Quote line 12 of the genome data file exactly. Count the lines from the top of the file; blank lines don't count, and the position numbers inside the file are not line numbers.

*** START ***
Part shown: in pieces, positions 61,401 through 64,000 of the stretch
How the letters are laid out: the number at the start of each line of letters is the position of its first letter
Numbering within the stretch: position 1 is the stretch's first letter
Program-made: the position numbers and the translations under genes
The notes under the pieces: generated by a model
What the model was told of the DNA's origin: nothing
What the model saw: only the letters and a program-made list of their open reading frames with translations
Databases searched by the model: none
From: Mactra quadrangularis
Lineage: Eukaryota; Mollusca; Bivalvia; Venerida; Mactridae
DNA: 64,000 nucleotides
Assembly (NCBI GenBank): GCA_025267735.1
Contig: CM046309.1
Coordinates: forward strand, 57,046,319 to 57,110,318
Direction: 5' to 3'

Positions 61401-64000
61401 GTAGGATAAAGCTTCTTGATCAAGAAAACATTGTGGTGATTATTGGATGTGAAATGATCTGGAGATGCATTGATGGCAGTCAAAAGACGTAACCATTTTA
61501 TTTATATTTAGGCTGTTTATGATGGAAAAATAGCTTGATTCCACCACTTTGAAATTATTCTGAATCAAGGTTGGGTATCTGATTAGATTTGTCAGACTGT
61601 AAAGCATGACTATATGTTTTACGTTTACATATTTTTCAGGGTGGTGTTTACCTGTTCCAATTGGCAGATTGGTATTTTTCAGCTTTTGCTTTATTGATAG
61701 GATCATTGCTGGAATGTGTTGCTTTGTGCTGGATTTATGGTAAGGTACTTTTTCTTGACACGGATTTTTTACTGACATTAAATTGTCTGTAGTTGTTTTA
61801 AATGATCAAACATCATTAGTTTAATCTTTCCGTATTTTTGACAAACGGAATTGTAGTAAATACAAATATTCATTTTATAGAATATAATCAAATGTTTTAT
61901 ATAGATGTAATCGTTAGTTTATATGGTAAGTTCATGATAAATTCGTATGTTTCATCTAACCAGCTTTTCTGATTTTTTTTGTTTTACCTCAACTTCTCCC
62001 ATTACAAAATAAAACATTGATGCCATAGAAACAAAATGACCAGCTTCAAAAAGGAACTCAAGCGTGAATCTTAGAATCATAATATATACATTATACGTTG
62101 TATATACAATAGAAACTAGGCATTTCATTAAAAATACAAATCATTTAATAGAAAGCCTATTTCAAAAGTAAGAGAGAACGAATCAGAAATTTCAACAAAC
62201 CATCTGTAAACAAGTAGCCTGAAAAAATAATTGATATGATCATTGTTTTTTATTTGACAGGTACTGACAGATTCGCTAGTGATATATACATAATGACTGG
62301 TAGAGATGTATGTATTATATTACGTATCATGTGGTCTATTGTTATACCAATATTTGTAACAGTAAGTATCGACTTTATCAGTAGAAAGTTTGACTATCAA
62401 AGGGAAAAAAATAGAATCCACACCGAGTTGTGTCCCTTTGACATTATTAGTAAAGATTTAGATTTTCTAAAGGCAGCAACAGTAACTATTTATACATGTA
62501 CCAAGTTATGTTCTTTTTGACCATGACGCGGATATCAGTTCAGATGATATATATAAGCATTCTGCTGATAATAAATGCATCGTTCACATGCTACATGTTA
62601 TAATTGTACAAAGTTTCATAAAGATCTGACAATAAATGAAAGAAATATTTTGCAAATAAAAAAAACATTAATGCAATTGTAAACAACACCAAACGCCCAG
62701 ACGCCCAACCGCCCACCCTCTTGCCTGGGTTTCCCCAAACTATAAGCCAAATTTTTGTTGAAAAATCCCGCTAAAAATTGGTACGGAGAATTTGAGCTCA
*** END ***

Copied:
Assembly (NCBI GenBank): GCA_025267735.1